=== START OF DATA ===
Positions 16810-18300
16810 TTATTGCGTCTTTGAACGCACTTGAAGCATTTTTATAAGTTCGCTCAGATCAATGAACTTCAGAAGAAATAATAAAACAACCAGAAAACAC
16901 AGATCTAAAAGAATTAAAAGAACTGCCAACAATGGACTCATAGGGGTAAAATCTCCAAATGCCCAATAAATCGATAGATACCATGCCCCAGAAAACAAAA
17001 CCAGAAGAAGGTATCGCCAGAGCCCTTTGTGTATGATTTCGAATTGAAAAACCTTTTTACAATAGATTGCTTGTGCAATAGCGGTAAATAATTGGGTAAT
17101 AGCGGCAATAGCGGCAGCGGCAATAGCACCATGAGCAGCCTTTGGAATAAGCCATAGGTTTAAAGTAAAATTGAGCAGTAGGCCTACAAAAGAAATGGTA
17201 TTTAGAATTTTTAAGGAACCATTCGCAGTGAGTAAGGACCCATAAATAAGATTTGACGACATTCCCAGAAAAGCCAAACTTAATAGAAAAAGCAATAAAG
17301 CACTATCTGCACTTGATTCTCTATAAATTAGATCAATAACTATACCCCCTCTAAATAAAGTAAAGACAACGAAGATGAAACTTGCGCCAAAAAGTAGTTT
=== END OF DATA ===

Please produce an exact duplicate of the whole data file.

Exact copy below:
Positions 16810-18300
16810 TTATTGCGTCTTTGAACGCACTTGAAGCATTTTTATAAGTTCGCTCAGATCAATGAACTTCAGAAGAAATAATAAAACAACCAGAAAACAC
16901 AGATCTAAAAGAATTAAAAGAACTGCCAACAATGGACTCATAGGGGTAAAATCTCCAAATGCCCAATAAATCGATAGATACCATGCCCCAGAAAACAAAA
17001 CCAGAAGAAGGTATCGCCAGAGCCCTTTGTGTATGATTTCGAATTGAAAAACCTTTTTACAATAGATTGCTTGTGCAATAGCGGTAAATAATTGGGTAAT
17101 AGCGGCAATAGCGGCAGCGGCAATAGCACCATGAGCAGCCTTTGGAATAAGCCATAGGTTTAAAGTAAAATTGAGCAGTAGGCCTACAAAAGAAATGGTA
17201 TTTAGAATTTTTAAGGAACCATTCGCAGTGAGTAAGGACCCATAAATAAGATTTGACGACATTCCCAGAAAAGCCAAACTTAATAGAAAAAGCAATAAAG
17301 CACTATCTGCACTTGATTCTCTATAAATTAGATCAATAACTATACCCCCTCTAAATAAAGTAAAGACAACGAAGATGAAACTTGCGCCAAAAAGTAGTTT